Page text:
lawskills
Loading
Did you know you can download our entire database for free?


Resources
[more] 

Georgia Caselaw:
Browse
Greatest Hits

Georgia Code: Browse

(external) Findlaw Georgia Law Resources


This site exists because of donors like you.

Thanks!


Lawskills.com Georgia Caselaw
LINDER v. PONDER et al.
18171.
Petition for injunction. Before Judge Crow. Grady Superior Court. January 24, 1953.
DUCKWORTH, Chief Justice.
The suit against Tom Linder, individually, seeking to prevent his using land belonging to the State for purposes that he, as Commissioner of Agriculture, is by statute authorized to do, alleges no cause of action, and it was error to overrule the general demurrer thereto.
Suit by R. C. Ponder, W. L. Prince, A. U. Wilder, B. M. Lee, Edgar Stringer Jr., Fred Collins, Raymond Johnson, and G. F. Childs against W. A. Walker Jr., P. T. Carlton, W. G. Hester, Carl R. Bryant, and M. L. Williams, individually and as a group constituting the Board of Commissioners of Roads and Revenues of Grady County, Georgia, and Mrs. T. L. Rushin, individually and as executrix of the last will and testament of T. L. Rushin, and Tom Linder, individually, alleging conspiracy and unlawful expenditure of county funds to purchase land described in the petition and have it conveyed to Tom Linder as Commissioner of Agriculture of Georgia and his successors in office.
Attached to the petition is a deed from Mrs. T. L. Rushin, individually and as executrix of the last will and testament of T. L. Rushin, deceased, to Tom Linder, as Commissioner of Agriculture and his successors in office, conveying the land involved in the controversy. Certain described acts of altering and using the land by Tom Linder are alleged, and the following is the relief prayed for: (1) that title to the land be decreed to be in Grady County; (2) that Grady County and the commissioners be enjoined from spending county funds to acquire land or property to operate a State Farmer's Market, or altering the land described; (3) that all defendants be enjoined from altering, changing, injuring, or demolishing any of the land described in the petition; and, (4) that the commissioners and Tom Linder be enjoined from conspiring or using county funds, county equipment or material in connection with the State Farmer's Market. The exception here is to the judgment overruling the general demurrer of Tom Linder.
That the State of Georgia can not be sued without its consent is not an open question. Roberts v. Barwick, 187 Ga. 691 (1 S. E. 2d, 713). Therefore, despite extended debate of counsel on this subject, we dispose of it with the simple statement that no attempt is here made to sue the State. However, the relief sought against Tom Linder is to prevent him from dealing with land which the petition shows belongs to the State. This petitioners can not do. To obtain a judgment decreeing title to the land in question to be in Grady County because it allegedly paid the purchase price of $4000, when the copy of deed attached to the petition shows title in the State--the State as grantee and Mrs. Rushin as grantor would be essential and indispensable parties. Kehr v. Floyd & Co., 132 Ga. 626 (64 S. E. 673); Brown v. Wilcox, 147 Ga. 546 (94 S. E. 993); Lands Development Corp. v. Union Trust Co., 180 Ga. 785 (180 S. E. 836); Manning v. Simmons, 207 Ga. 304 (61 S. E. 2d, 150). Since the grantee, the State, is not a party to this action, no cancellation of the State's deed can be decreed, and, so long as that deed remains uncanceled, these petitioners have no right to prevent Tom Linder from using it in any manner he chooses in connection with the State's business which he as Commissioner of Agriculture is authorized by law to carry on.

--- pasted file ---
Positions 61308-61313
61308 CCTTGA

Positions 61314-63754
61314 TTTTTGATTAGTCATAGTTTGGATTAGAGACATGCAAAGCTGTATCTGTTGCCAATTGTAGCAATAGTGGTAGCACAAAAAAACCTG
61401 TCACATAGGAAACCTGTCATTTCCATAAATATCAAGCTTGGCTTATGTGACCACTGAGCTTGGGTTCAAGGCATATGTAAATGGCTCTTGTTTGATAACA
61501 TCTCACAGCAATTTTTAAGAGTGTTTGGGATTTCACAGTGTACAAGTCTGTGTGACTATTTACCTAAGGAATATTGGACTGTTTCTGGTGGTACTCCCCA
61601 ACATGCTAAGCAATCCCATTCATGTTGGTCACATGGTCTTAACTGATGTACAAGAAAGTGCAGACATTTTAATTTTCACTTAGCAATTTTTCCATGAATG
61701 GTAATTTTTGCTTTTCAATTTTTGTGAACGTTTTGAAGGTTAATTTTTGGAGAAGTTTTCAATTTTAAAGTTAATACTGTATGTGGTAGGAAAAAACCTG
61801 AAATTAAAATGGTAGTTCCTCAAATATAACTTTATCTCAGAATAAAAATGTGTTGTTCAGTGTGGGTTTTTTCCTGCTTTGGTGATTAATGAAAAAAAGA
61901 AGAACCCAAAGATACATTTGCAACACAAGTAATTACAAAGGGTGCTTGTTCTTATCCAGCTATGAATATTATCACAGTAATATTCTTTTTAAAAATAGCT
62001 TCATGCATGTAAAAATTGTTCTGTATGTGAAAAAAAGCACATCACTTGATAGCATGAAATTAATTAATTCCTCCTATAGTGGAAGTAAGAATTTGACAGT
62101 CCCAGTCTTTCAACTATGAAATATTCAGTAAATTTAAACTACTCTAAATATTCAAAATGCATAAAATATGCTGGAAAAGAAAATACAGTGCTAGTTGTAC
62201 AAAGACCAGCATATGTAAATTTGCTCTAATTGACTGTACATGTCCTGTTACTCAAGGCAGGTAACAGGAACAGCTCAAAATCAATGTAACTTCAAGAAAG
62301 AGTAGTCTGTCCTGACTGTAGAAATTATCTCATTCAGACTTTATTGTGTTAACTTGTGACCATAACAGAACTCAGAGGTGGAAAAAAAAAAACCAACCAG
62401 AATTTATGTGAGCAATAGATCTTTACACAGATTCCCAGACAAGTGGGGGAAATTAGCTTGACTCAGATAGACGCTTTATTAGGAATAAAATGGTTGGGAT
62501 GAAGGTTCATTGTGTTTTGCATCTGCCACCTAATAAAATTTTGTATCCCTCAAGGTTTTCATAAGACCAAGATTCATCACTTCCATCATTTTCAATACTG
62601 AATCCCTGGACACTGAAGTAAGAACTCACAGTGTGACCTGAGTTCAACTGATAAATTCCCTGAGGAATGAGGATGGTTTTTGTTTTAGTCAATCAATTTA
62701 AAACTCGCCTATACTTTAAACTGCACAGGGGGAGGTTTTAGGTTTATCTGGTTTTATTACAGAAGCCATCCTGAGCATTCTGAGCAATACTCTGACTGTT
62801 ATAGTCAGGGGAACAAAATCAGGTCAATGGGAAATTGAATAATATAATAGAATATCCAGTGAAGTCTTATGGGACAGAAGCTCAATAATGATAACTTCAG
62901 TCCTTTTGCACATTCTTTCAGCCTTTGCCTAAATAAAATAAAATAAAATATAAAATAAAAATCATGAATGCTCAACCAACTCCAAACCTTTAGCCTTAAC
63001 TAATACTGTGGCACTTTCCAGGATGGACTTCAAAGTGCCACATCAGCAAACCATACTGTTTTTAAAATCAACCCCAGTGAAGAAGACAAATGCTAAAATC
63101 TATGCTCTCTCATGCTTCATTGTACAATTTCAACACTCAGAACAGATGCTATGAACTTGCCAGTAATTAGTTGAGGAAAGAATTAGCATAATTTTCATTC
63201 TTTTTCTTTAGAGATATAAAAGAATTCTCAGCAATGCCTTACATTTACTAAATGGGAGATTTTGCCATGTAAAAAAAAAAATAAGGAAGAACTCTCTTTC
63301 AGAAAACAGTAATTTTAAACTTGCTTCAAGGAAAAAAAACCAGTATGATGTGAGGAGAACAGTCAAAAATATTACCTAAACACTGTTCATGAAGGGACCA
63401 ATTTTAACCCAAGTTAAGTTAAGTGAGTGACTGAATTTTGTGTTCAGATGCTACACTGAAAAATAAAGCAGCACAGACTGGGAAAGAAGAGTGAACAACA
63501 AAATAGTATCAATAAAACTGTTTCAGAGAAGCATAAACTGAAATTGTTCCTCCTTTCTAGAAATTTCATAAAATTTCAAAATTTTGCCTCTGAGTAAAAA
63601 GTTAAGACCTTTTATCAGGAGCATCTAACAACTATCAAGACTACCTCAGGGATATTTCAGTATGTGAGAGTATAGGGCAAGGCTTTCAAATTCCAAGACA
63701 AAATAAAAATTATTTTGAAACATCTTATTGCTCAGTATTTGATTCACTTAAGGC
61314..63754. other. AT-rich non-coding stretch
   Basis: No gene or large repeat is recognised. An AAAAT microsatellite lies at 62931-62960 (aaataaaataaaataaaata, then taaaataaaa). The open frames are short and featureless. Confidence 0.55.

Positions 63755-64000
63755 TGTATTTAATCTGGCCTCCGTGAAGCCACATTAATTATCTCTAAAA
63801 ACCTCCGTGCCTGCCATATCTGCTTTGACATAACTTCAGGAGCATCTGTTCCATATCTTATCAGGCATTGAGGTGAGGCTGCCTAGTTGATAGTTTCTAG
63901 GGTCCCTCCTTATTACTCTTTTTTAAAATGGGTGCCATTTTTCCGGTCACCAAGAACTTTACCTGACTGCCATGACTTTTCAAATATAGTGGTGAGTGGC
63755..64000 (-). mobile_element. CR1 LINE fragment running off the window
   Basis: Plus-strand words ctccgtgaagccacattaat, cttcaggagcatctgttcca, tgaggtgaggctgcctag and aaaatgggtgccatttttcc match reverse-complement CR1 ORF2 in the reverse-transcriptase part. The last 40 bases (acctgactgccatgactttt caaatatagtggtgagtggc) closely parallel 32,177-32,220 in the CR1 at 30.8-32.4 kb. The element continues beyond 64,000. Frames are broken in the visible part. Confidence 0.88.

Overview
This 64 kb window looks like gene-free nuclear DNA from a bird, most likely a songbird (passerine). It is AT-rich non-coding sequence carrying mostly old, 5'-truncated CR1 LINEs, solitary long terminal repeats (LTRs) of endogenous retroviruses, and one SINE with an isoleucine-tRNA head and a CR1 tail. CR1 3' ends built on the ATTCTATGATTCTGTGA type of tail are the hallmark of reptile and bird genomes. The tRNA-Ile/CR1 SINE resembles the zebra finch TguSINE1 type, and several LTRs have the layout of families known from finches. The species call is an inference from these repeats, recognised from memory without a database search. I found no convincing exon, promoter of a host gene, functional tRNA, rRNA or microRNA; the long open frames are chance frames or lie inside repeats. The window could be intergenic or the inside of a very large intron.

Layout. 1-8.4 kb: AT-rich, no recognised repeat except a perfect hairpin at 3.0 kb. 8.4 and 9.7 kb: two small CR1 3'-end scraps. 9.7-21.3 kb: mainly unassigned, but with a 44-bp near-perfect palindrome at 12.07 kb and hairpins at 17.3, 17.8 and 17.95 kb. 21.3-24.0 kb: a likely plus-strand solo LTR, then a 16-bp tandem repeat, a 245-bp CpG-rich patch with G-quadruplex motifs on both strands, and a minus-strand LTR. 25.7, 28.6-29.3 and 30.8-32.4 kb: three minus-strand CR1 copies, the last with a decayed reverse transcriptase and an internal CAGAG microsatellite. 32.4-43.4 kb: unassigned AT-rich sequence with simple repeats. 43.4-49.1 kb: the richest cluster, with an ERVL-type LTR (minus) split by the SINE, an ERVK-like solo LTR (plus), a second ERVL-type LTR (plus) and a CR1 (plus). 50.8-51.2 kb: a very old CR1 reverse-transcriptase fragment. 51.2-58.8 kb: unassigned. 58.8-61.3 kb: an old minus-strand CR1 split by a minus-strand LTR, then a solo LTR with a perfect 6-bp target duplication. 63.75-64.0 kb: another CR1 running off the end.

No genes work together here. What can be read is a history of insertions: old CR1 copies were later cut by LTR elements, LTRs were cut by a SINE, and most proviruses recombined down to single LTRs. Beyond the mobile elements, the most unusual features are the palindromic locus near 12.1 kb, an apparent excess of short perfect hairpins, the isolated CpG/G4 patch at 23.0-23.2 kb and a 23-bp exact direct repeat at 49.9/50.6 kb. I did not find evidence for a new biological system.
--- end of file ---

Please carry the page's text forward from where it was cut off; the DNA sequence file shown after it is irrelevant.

Whether the county commissioners unlawfully expended county funds by furnishing the money with which the land involved was purchased is wholly irrelevant to all relief prayed against Tom Linder. If it be conceded that such expenditure was unlawful, and if it be further conceded that in a proper suit the deed to the State could be canceled, it would still be necessary to make the State a party to any suit seeking cancellation of the deed.
Stripped of all arguments of counsel, this action against Tom Linder seeks to prevent his using State-owned land for purposes which the law plainly authorizes. It must follow that no right of action against him is alleged, and the court erred in overruling his demurrer based upon this ground.
All the Justices concur, except Atkinson, P. J., not participating.
Custer & Kirbo and Charles H. Kirbo, contra.
Eugene Cook, Attorney-General, Lamar Sizemore, Assistant Attorney-General and M. H. Blackshear Jr., for plaintiff in error.
SUBMITTED APRIL 13, 1952 -- DECIDED MAY 12, 1953.
Saturday May 23 04:17 EDT


This site exists because of donors like you.

Thanks!


Valid HTML 4.0!

Valid CSS!





Home - Tour - Disclaimer - Privacy - Contact Us
Copyright © 2000,2002,2004 Lawskills.com